Benefits of cloud computing include real-time access of information, scalability of processing power as the demand load increases, less risk of down-time compared to localized networks, and direct interaction with other web services – thereby enhancing the quality and relevance of the information for better informed decision making.
Software can be written to run “on the cloud” in much the same way as Microsoft Office runs its MS Office applications on a personal computer or localized network server. Rather than running the software locally, the software and related data files are stored on a remote server accessible on the Internet. Many large companies run cloud computing services, such as Amazon’s S3 service, Google’s App Engine, and Microsoft’s Windows Azure platform.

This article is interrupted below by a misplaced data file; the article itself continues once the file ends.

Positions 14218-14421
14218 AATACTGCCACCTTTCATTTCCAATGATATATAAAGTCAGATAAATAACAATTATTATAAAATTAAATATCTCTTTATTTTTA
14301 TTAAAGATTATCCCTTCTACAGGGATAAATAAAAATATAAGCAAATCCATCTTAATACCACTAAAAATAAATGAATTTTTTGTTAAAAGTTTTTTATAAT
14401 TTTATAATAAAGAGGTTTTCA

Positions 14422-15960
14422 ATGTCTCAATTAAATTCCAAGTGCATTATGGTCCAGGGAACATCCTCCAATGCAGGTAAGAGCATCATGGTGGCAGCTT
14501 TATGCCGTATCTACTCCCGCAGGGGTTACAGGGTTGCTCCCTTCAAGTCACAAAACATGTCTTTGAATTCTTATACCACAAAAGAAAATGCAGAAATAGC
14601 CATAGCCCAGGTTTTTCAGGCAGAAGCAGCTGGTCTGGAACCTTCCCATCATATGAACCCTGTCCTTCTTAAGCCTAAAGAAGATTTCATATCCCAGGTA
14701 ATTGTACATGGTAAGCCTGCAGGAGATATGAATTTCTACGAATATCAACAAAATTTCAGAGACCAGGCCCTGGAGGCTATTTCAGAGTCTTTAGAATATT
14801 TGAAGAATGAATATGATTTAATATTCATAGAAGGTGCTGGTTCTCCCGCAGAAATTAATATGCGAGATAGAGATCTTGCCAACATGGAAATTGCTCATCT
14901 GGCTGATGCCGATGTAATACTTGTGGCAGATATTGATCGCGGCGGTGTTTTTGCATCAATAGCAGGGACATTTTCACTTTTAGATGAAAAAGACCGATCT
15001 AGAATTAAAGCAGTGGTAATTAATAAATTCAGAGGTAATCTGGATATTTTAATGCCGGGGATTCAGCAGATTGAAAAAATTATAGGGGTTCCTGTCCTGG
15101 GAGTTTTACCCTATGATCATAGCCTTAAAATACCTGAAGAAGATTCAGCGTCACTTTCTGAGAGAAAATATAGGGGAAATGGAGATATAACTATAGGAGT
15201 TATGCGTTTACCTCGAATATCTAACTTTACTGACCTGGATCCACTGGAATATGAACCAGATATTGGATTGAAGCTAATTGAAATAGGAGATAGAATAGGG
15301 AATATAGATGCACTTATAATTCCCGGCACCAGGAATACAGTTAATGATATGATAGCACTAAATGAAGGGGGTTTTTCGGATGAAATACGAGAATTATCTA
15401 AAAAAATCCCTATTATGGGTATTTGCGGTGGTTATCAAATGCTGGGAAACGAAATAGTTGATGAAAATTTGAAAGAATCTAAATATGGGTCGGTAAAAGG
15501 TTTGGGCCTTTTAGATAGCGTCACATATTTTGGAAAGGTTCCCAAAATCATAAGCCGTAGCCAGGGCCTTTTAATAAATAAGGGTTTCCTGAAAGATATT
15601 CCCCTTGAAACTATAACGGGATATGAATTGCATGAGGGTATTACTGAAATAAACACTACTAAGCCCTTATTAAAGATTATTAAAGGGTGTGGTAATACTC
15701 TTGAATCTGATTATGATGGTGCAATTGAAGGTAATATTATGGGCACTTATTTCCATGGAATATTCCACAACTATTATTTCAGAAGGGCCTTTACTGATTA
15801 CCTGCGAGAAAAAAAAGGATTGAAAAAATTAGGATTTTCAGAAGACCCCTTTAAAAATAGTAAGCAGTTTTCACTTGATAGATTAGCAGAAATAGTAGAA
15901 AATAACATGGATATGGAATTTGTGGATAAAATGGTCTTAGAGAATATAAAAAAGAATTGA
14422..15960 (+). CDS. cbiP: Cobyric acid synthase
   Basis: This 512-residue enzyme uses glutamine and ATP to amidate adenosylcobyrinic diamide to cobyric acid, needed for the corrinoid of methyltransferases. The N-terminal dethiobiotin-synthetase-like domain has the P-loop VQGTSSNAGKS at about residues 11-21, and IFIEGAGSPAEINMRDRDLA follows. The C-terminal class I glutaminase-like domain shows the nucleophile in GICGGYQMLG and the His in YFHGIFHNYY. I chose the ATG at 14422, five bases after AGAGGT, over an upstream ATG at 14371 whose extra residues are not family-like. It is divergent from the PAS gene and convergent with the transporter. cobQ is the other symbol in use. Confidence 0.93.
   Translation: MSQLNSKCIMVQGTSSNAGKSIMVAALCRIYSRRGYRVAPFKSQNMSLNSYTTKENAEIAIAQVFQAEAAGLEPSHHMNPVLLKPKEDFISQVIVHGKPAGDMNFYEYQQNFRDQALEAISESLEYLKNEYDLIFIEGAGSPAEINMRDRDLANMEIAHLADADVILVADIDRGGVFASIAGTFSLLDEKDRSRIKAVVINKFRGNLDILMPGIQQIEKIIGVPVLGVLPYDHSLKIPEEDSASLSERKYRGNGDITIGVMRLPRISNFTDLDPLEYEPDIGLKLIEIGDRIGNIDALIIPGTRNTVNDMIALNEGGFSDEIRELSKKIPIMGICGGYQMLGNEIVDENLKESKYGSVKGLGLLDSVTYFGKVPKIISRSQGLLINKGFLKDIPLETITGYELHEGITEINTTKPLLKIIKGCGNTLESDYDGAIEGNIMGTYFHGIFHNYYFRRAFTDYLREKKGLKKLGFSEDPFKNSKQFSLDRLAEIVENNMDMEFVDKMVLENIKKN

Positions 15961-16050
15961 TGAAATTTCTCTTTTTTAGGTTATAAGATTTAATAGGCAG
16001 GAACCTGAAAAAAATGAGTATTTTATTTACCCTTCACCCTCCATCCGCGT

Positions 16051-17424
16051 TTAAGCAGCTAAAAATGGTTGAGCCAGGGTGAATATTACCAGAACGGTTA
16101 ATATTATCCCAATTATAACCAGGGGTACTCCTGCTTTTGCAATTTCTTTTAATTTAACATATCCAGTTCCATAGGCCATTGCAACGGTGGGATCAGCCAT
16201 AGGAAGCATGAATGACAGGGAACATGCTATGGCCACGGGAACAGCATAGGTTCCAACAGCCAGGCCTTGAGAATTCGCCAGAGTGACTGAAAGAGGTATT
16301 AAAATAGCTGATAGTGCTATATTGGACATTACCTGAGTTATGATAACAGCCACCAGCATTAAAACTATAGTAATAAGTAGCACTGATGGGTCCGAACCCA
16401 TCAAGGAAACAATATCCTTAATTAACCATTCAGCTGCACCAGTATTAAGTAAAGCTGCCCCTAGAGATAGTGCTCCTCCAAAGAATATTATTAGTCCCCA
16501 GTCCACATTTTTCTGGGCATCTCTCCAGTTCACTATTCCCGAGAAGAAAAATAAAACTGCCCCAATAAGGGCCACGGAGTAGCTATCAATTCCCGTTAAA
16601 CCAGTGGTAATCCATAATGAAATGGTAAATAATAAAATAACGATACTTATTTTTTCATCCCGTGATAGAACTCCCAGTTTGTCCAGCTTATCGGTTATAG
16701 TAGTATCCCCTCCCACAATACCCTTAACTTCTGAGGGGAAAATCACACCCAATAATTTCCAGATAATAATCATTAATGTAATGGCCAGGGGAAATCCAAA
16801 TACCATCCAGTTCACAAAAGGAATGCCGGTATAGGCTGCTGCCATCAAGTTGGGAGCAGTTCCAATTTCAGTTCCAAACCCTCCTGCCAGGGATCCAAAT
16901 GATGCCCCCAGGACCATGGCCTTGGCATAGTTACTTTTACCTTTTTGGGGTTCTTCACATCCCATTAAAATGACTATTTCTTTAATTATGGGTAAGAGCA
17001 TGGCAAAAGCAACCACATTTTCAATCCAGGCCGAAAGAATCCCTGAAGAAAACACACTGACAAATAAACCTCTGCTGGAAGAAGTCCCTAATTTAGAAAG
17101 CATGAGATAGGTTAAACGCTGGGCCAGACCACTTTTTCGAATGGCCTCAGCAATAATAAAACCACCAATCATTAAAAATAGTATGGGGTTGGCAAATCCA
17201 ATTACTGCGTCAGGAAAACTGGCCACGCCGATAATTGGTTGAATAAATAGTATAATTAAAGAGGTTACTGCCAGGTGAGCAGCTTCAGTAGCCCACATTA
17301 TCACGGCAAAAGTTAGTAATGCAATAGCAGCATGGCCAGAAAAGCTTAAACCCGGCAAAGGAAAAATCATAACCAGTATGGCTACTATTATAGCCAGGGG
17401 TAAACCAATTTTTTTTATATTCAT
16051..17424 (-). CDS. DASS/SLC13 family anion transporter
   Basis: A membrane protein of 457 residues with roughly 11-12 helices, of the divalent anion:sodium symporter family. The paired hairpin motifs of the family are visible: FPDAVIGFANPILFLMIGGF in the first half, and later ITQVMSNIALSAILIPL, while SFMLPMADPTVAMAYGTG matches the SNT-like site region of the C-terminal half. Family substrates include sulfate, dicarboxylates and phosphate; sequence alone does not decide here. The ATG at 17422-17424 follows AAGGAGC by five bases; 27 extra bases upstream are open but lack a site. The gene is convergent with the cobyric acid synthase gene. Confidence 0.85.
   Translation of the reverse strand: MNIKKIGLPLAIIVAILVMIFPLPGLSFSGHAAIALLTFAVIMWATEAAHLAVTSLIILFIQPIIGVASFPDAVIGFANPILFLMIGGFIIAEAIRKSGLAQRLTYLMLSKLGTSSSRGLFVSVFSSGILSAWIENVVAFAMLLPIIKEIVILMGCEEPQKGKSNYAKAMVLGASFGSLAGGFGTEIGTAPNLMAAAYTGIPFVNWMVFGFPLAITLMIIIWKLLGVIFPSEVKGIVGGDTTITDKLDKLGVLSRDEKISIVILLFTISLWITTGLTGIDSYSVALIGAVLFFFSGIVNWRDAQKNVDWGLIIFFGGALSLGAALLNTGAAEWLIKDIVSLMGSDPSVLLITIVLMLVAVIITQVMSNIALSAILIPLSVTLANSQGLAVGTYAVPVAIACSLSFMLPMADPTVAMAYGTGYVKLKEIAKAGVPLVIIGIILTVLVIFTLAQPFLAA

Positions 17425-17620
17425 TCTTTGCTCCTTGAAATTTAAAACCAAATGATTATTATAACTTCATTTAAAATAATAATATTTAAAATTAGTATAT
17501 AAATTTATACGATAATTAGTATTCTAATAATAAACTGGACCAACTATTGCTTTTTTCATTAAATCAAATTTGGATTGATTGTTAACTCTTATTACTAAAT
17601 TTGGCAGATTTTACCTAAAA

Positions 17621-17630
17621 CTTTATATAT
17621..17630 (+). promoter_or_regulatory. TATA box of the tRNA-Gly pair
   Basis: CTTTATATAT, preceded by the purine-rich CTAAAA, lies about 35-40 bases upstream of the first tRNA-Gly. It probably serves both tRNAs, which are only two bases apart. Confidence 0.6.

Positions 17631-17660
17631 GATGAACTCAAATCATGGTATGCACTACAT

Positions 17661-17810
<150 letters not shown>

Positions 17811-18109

Putting the Data Logger Online
A data logger operates in a similar way to a computer in that a software program (known as embedded firmware) is stored on the data logger that controls the logger’s processes – some of which are defined by the user, such as the logging intervals from connected sensors. The data logger also has a data storage device similar to a computer, using FLASH memory to store files. This set of hardware and software work in tandem to collect and store data, control other instruments, and transmit data if the logger is connected to a telemetry radio device.